how to convert current output of sound chip to voltage?

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Hi,

I'm building an analog synth controlled by 2 atmega 1284s. Been making slow but good progress - have midi in and out, scanning for a 61 note velocity keyboard, extra eeprom memory to store settings and a touch lcd for all the controls.

Working on getting the connections right for an old CEM3396 wave shaper and vcf chip now. I can get several waveforms out of it, but can't get them to a audio line out without major distortion.

 

The chip spec sheet just shows connecting it a inverting op amp input with an unspecified resistor feeding back and the non inverting input grounded. Regular current to voltage converter from what I have on op amps.

I use op amps as voltage amps and a voltage differencer (to get my DAC 2V output amplified to 7.5v and then shifted down to -2.5 to +5, the range I needed for all the controls for this chip) but I can't get a current to voltage arrangement to work.

 

If I hook the current output of the chip (scope shows centered around ground 4v with no load) to an op amp with any feedback (with or w/o resister) the signal just goes to ground - completely dead.

If I try to treat it as a voltage and hook it to the non inverting input and feedback direct to inverting input to make a voltage follower, it over amplifies, goes to 8 volts and badly clips the signal.

Same thing happens if I feed it into non inverting adjustable gain amp. Even at gain one output is too high and clipped.

But if I feed it into the inverting side, the side with any feedback, it is just flat 0.

 

The closest I've come was to hook the signal to the center of two 100K resistors hooked to +5 and -5. and then ran this into a voltage follower as a buffer and then an inverting gain op amp where I can adjust the line out level.

Some signals worked, but as I changed the waveshape to a saw (non square) the signal just becomes a very narrow pulse wave. Badly distorts the waveforms.

 

Can anyone help me turn this current out (max +- 500 uA per the spec sheet) into a clean small voltage that I can buffer and amplify through an op amp?

 

My background is digital (from the 80's) so the lcd interface and sound generation up to making the pitched square wave triggers (via hardware counter chips) for the analog circuits has gone well, but I'm trying to learn more about analog to do the last part.

Having fun with op amps lately, but have been stuck on this problem for the last week.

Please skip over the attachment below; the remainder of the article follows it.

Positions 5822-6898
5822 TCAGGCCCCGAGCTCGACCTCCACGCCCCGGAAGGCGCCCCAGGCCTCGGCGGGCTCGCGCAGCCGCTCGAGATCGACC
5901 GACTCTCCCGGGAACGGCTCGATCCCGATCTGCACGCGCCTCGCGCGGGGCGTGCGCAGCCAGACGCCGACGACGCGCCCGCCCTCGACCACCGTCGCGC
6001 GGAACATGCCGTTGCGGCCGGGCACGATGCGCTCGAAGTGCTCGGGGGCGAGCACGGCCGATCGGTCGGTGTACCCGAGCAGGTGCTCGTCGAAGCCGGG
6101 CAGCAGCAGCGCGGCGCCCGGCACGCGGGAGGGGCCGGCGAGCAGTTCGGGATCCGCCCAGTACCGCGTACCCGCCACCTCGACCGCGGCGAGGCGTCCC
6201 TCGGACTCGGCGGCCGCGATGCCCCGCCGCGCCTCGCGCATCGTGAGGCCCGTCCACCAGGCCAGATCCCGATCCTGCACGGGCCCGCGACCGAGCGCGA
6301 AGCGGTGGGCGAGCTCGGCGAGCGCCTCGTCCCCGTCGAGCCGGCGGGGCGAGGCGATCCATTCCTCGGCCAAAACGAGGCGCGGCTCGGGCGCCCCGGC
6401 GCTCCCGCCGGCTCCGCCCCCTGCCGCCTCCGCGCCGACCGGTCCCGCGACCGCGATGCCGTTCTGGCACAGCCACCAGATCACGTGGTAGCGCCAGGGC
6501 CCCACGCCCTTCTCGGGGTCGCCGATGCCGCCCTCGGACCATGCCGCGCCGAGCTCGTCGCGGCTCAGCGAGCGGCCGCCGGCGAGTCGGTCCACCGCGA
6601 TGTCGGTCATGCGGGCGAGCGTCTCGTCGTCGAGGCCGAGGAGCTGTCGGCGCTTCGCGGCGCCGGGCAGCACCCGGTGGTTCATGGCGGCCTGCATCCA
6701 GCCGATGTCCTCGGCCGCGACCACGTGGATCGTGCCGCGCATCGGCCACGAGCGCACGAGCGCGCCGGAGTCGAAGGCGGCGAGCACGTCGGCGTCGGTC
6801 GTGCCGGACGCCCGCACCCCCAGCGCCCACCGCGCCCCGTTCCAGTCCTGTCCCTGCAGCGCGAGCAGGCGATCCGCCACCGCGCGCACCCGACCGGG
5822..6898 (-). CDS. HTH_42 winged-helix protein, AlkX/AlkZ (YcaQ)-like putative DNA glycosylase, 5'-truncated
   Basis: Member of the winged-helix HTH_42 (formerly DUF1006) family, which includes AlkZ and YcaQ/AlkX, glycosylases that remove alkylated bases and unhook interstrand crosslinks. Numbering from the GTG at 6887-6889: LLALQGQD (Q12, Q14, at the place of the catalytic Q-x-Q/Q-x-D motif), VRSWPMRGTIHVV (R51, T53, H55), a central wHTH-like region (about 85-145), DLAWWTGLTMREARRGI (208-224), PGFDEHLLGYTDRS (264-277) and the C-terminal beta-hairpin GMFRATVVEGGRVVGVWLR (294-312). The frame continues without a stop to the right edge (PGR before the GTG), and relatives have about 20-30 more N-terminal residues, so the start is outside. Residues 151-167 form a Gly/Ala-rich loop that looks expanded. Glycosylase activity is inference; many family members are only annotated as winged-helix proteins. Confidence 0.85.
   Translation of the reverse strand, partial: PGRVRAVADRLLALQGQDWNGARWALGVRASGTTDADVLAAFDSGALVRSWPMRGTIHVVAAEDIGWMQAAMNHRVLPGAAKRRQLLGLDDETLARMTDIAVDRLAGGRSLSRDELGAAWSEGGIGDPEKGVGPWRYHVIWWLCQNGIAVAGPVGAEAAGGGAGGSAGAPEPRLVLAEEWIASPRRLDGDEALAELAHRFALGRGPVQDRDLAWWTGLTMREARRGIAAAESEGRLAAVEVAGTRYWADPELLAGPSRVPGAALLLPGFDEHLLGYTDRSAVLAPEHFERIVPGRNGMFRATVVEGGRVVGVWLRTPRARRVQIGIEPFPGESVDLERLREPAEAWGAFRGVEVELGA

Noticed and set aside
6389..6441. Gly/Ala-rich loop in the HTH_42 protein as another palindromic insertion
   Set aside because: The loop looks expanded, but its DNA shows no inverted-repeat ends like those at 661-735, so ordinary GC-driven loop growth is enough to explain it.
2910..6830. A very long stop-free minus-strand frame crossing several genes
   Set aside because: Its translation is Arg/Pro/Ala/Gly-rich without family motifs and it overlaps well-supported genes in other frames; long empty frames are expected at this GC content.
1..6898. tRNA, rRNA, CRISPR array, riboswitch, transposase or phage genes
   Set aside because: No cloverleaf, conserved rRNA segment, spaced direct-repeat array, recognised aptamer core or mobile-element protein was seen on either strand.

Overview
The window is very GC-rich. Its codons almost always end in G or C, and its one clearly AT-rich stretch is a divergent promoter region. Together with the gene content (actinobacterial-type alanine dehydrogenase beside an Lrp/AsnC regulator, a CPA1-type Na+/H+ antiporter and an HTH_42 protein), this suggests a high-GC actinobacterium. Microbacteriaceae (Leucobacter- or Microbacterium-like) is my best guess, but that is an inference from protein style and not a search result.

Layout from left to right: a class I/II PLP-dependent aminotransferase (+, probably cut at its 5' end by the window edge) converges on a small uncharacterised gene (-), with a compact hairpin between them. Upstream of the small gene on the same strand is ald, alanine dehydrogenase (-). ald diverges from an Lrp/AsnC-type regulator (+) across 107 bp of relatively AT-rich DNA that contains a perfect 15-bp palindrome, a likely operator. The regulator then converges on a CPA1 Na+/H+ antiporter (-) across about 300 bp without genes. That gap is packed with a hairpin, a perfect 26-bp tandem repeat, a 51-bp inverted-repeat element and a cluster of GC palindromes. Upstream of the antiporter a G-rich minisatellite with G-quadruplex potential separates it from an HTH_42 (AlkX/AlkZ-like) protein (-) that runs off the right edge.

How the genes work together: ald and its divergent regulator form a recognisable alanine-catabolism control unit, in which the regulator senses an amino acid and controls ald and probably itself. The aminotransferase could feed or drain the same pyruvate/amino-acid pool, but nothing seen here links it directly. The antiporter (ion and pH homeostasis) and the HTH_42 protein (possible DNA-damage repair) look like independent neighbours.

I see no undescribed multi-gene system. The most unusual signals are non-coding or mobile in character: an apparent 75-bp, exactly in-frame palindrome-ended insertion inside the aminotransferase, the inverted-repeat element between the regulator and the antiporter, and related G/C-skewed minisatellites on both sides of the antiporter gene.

I'm trying to test the control ranges that actually work with the chip and how to adjust them as frequency changes, but I need to be able to hear them at this point.

 

Thanks,

David

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well the basic ohms law states Voltage = current * Resistance.

 

so in the basis you only need a resistor to get from current to voltage.

 

With opamps you need to watch out that when you get to the voltage rails the output will not linear follow the input as it clips.

Also the opamp speed is an important factor.

 

I think you need to get the signal going step by step.

first of all what is the impedance of your scope?

1Meg or 10Meg and what is the specified capasitance of the probes?

with 500uA and 1Meg you would make 500V.

with 100K you would do 50V.

 

What I also think is that your amplifier stages are coupled DC wise, you should make sure that you have separation caps between each stage, or be very confident that a Dc set point for one stage will not influence another stage.

 

 

 

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I'd be looking at the circuits for a prophet 5 or ppg wave synth to see what they  did

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Looking at the schematics for the 3 synths I can find that use this chip - Oberheim Matrix 6/6R, Matrix 1000 and Cheetah MS6 - they all have the same arrangement:

The same current to voltage arrangement I tried, but with a 470pf cap added in parallel to with the 10K feedback resistor, plus a 100K resistor to ground from the inverting input (which my circuit did not have).

So I will try this tonight and see if the additional components was what I was missing.

 

But what is odd, is that none of them go straight to this op amp. They all go through a 4053 analog switch first, even if it is always on. I've seen a lot of these 4051-4053 switches in old synths for multiplexing input sliders and output voltages,

but I thought they were a simple block or pass through. It looks like they are also a type of buffer??

I ordered some of the 4053's (triple 2 to 1 switches) from Ebay to try them out and see what effect they have on these signals. I have some old 4051 8 ways, but I figure I'll try both.

 

Thanks for the suggestions.

 

David

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I am not aware of the 4051 et al doing any buffering. Maybe the intent was to switch the input to the opamp to minimise crosstalk further down the analog chain.